The Shoah Victims' Names Recovery Project
Connections and Discoveries
- Holocaust Survivor Receives Books from Family Home through Grandson of Nazi Officer
- "It Feels Like a Miracle Rising From the Ashes"
- Discovering Family Around the World
- Reunited: Siblings Find Each Other Through Pages of Testimony
- Brothers Reunite After 59 Years
- Lost and Found
- Congratulations — You Have an Aunt!
- Rescuer and survivor meet thanks to the Names Database
- Sisters Reunite After 61 Years
- Rywka's Diary
- "A Prayer Book's Journey"
- Prayer Book Returned to Family of Original Owners Murdered in the Holocaust
- “We’ve Finally Found Him”
- “I was looking for information about the dead, instead I found a live relative”
- “I waited 65 years to give her a kiss”
- “Out of the Lost Comes the Found”
- Reaching through time and space
- Happy Reunion For Long-lost cousins
- A Bittersweet Joy
Holocaust Survivor Receives Books from Family Home through Grandson of Nazi Officer
In July 2013 during an emotional visit to Yad Vashem, Holocaust survivor Moshe Hofstadter (Ramat Gan, Israel) received four books that belonged to his father Avraham who was murdered in the Holocaust. The books were sent to Yad Vashem by Dr. Christoph Schlegel, an Austrian grandson of Nazi officer and Stadtkommissar Herbert Huller who in 1941 was stationed in Rzeszow, Poland. Huller most likely acquired the books from one of the warehouses which contained stolen Jewish possessions. Huller was sent to a prison camp for high-ranking Nazi officers in Wolfsberg for two years immediately following the war. He died in 1978. The books were discovered by his grandson in 2010, a few years after Huller’s widow (Schlegel’s grandmother) moved out of her house and into a nursing home in 2007.
Initially unaware of the name stamped on the inside cover of each of the four books, Schlegel eventually noticed the name “Abraham Hofstadter” printed on them and in May 2013 began to research the person behind the name. Searching Yad Vashem’s online Central Database of Shoah Victims’ Names he discovered that Abraham Hofstadter was a Jewish merchant from Rzeszow, Poland who was murdered in the Holocaust.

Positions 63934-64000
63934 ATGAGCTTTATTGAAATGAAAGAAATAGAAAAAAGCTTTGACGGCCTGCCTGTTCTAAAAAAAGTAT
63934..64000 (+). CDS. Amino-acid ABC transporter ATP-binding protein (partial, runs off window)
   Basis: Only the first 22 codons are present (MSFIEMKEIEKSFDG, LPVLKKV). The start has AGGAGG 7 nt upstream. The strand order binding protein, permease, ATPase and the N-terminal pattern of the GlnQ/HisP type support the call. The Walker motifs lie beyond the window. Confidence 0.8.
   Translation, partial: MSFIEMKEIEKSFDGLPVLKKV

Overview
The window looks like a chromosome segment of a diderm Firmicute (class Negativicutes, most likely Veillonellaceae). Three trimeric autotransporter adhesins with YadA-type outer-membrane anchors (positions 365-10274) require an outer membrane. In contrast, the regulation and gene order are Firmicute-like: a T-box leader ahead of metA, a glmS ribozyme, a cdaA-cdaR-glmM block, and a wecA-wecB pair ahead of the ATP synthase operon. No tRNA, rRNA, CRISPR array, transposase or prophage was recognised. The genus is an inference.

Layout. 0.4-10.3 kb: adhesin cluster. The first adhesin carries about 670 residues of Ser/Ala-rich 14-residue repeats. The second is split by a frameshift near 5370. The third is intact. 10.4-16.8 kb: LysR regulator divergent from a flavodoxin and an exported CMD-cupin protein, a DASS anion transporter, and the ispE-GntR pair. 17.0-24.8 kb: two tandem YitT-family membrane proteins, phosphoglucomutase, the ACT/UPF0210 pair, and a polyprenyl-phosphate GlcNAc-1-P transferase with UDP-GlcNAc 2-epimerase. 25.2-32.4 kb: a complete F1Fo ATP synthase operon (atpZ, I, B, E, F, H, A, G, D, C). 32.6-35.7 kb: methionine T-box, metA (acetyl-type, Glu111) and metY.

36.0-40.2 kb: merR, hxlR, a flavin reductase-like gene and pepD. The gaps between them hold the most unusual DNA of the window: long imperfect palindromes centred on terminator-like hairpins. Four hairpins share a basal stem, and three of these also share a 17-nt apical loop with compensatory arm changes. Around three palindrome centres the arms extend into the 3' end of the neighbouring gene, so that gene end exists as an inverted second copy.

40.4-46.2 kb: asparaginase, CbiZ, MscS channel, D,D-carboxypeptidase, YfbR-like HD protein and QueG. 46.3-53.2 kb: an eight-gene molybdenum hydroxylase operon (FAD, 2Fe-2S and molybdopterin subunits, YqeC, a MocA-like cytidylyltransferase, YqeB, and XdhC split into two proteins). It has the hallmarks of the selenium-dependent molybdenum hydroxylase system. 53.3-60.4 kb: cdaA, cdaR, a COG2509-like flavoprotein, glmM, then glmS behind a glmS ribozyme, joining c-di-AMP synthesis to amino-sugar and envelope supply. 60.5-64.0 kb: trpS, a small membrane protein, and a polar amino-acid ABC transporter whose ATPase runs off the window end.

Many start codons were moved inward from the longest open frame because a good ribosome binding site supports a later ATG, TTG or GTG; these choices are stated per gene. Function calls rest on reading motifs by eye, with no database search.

Commemorating his memory, Abraham’s son Moshe completed a Page of Testimony documenting his father’s murder, and as is customary left his contact information. When Schlegel searched the Internet for information on Abraham Hofstadter he discovered the Page of Testimony and contacted Yad Vashem’s Shoah Victims’ Names Recovery Project for assistance in reaching out to any surviving family that Abraham Hofstadter may have had, in hopes of returning the books.
Thanks to the information on the Page of Testimony, Yad Vashem was able to put Moshe and Schlegel in touch and the two have been in correspondence ever since. Moshe, 88, is the son and sole survivor of his immediate family. As a boy he was imprisoned in the Lvov Ghetto and survived the Holocaust by working under a false identity; eventually he immigrated to Israel after the war.
On Wednesday, July 10, 2013 Yad Vashem presented Moshe with his father’s books on behalf of Dr. Christoph Schlegel. “These are just a few books which I want in the right hands,” he wrote when he contacted Yad Vashem for assistance in finding members of Avraham Hofstadter's family. “I know the feeling of touching something a person you loved has touched and used.”
Emotionally, Moshe paused as the books clearly brought back good memories of his father from before the war, proudly describing him as an active Jewish and Zionist leader in the community. “My father had a very big library and spoke German, Polish and Yiddish.”
“This is the only thing I have from my father; I have nothing else,” said Moshe upon being presented with the books at Yad Vashem by Manager of the Shoah Victims’ Names Recovery Project Cynthia Wroclawski during an emotional gathering with his family. “I’m very glad to have them.”
Pages of Testimony are specially designed forms filled out in memory of Jews murdered in the Holocaust. The Shoah Victims' Names Recovery Project aims to memorialize each individual Jewish person murdered in the Holocaust by recording their names, biographical details and photographs in the online Central Database of Shoah Victims’ Names. While over two thirds of the six million victims are documented in the Names Database. Efforts continue to try and recover the name and identity of each and every Jewish person murdered in the Holocaust.